Two young women want to spread messages of hope and positivity as a "weapon" against suicide.
New Zealand has one of the highest overall suicide rates in the developed world with more than 600 Kiwis taking their own life in the 2016-17 year.
Church friends Sarah Lee, 28 and Tina Kim, 26 - both Koreans - is launching a "Happy Pull" campaign - distributing stickers with messages such as "push doubt away", "pull trust in" and "pull in courage".
Lee said she got the idea during a recent trip back to South Korea, which has the 10th highest suicide rate in the world and highest among OECD member states.
Suicide hit home for Lee when one of her student, who is in her early 20s, tried multiple times to end her life.
"Life is a precious gift from God, so I cannot understand how someone with such a promising future can think of ending her own life," Lee said.
Talking to her student, Lee discovered the cause was depression, family problems and a lack of hope.
"She was so focused on her problems that she cannot see or feel any positivity around her," Lee said.
"What shocked me was that this isn't her first time, and she has tried to take her life several times even when she was a teenager."
Lee said five people she knew personally have tried to commit suicide.
New Zealand has the highest rate in the OECD for 15 to 19-year-olds.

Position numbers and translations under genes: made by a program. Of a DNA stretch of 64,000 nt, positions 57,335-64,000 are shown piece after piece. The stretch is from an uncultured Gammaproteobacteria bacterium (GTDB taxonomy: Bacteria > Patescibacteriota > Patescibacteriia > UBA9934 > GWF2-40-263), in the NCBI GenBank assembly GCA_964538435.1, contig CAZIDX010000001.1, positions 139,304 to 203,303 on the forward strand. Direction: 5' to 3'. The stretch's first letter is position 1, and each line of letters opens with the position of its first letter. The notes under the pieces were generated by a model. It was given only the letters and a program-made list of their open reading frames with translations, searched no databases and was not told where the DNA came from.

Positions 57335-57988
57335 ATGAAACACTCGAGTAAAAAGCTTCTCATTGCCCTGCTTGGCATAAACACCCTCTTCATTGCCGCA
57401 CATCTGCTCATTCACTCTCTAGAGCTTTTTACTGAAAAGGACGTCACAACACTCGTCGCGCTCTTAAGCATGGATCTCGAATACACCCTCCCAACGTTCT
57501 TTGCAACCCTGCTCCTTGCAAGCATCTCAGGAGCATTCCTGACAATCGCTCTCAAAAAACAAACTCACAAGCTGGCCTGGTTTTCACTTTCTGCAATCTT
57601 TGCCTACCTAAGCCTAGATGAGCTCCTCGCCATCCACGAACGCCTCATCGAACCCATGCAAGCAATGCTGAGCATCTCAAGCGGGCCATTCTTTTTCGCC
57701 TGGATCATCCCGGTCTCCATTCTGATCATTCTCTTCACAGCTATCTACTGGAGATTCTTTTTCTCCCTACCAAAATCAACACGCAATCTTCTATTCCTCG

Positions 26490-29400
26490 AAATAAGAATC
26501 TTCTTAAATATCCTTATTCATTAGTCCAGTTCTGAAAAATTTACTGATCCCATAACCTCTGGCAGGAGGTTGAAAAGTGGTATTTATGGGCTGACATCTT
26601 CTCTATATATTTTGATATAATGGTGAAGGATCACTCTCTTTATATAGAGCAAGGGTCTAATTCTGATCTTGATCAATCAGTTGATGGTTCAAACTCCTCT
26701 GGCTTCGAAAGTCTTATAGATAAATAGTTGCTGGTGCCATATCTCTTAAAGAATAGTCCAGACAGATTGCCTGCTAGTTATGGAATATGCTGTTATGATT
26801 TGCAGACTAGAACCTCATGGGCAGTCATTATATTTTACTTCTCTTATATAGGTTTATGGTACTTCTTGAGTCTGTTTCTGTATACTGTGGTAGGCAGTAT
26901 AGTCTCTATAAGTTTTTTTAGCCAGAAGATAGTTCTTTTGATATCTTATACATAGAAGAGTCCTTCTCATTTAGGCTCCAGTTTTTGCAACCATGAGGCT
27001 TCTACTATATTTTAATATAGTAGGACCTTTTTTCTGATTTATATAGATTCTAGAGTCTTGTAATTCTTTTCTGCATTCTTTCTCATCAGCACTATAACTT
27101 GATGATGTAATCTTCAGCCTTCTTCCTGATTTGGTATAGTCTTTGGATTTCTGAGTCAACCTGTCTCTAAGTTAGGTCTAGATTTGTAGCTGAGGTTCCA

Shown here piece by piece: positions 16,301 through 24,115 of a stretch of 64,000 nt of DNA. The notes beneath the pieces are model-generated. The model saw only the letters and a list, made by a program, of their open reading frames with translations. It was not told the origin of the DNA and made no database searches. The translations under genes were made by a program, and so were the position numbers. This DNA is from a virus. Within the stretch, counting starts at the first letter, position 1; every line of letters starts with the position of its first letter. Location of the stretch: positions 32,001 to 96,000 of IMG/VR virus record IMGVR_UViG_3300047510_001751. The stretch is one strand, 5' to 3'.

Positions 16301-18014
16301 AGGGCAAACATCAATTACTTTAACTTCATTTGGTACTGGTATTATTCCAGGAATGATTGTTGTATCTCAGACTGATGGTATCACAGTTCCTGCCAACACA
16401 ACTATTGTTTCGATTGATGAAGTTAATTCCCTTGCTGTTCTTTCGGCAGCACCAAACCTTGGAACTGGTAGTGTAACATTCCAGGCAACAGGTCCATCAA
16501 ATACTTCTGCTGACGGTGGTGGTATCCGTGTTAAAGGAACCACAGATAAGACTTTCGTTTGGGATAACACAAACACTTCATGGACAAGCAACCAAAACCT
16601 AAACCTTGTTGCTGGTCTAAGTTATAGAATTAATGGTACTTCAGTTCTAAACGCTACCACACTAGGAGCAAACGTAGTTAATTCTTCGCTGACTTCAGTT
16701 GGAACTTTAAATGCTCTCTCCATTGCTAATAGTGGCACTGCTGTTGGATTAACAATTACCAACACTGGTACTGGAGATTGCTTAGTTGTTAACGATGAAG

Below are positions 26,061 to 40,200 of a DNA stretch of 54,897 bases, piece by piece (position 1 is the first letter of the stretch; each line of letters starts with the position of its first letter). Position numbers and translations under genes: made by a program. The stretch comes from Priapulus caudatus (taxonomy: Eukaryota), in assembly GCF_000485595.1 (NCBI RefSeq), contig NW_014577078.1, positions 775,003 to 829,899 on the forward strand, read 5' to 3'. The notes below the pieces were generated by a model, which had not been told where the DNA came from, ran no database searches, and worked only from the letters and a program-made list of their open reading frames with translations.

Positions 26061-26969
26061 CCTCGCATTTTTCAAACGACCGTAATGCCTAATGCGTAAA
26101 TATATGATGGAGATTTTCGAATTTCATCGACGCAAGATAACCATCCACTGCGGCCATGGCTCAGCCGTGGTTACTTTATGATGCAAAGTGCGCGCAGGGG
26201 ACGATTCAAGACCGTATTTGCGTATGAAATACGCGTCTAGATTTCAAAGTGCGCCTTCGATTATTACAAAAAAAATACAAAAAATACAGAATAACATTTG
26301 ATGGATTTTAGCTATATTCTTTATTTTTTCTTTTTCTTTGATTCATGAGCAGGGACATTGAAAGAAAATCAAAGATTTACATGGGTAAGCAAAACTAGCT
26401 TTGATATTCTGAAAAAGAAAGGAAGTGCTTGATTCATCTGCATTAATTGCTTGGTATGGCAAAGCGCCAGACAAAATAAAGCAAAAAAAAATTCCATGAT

A Ministry of Health survey found 11.8 per cent of 15 to 24-year-olds are affected by psychological stress and having "high or very high probability of anxiety or depressive disorder".
Kim said the stickers would give a "direct reminder" of positivity around them.
"When you are feeling depressed and thinking of ending it all, you need direct reminders that there is hope," Kim said.
"We hope the stickers will not only bring positivity for those who see them, but also spur them to do positive actions for others."
The two women are in the process of recruiting people for the campaign, and plan to distribute the stickers to schools, clubs and other places where young people hang out.
"We hope the stickers and messages they hold can be used as a weapon against suicide," Kim added.
The Government's draft plan to reduce suicide went out for public consultation last year.
A spokesman said following the formation of the inquiry into mental health and addiction, the plan to develop a cross-government mental health strategy is on hold.
He said the ministry is in the final stages of analysing about 500 submissions received on the draft suicide strategy.
A summary of the submissions and work to date will be given to the inquiry panel.
WHERE TO GET HELP
• Lifeline: 0800 543 354 - Provides 24 hour telephone counselling
• Youthline: 0800 376 633 or free text 234 - Provides 24 hour telephone and text counselling services for young people
• Samaritans: 0800 726 666 - Provides 24 hour telephone counselling.
• Tautoko: 0508 828 865 - provides support, information and resources to people at risk of suicide, and their family, whānau and friends.
• Whatsup: 0800 942 8787 (noon to 11pm)
• Kidsline: 0800 543 754 (4pm - 6pm weekdays)
• The Lowdown: thelowdown.co.nz - website for young people ages 12 to 19.
• National Depression Initiative - depression.org.nz (for adults), 0800 111 757 - 24 hour service
If it is an emergency or you feel you or someone you know is at risk, please call 111
For information about suicide prevention, see www.mentalhealth.org.nz/suicideprevention.